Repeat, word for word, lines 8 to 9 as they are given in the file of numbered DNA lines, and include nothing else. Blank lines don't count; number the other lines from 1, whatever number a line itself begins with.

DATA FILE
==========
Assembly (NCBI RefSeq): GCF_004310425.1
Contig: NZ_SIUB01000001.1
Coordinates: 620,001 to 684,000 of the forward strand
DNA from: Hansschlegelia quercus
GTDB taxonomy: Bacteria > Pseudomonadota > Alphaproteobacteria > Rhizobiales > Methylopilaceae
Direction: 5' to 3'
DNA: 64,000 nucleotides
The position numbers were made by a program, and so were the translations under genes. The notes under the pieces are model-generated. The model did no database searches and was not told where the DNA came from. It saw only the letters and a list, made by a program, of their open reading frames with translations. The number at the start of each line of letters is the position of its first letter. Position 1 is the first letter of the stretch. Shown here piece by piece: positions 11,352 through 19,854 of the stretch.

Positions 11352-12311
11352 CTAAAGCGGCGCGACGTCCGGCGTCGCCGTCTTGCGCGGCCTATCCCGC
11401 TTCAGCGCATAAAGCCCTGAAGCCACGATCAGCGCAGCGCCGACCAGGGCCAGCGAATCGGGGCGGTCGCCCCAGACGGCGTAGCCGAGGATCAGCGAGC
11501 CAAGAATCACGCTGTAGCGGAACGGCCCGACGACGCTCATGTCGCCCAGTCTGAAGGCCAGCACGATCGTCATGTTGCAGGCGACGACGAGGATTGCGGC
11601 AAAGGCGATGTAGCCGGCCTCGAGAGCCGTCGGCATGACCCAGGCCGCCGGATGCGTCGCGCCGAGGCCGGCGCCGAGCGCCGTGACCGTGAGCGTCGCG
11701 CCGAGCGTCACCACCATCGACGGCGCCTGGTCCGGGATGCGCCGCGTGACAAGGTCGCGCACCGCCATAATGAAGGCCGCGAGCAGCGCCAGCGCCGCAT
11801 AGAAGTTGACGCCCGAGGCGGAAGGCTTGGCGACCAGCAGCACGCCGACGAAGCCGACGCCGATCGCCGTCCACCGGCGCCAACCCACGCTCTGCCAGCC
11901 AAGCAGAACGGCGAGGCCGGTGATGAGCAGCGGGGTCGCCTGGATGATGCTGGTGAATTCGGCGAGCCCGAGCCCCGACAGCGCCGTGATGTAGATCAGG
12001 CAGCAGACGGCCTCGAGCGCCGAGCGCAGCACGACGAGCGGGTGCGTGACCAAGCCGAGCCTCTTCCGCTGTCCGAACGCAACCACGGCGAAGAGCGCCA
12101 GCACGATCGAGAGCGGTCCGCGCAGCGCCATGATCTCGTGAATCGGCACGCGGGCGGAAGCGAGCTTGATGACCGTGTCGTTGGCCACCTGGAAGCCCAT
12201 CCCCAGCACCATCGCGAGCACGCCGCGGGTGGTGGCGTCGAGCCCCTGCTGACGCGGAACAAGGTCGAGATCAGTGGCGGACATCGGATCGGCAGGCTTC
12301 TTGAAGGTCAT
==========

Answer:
The position numbers were made by a program, and so were the translations under genes. The notes under the pieces are model-generated. The model did no database searches and was not told where the DNA came from. It saw only the letters and a list, made by a program, of their open reading frames with translations. The number at the start of each line of letters is the position of its first letter. Position 1 is the first letter of the stretch. Shown here piece by piece: positions 11,352 through 19,854 of the stretch.

Positions 11352-12311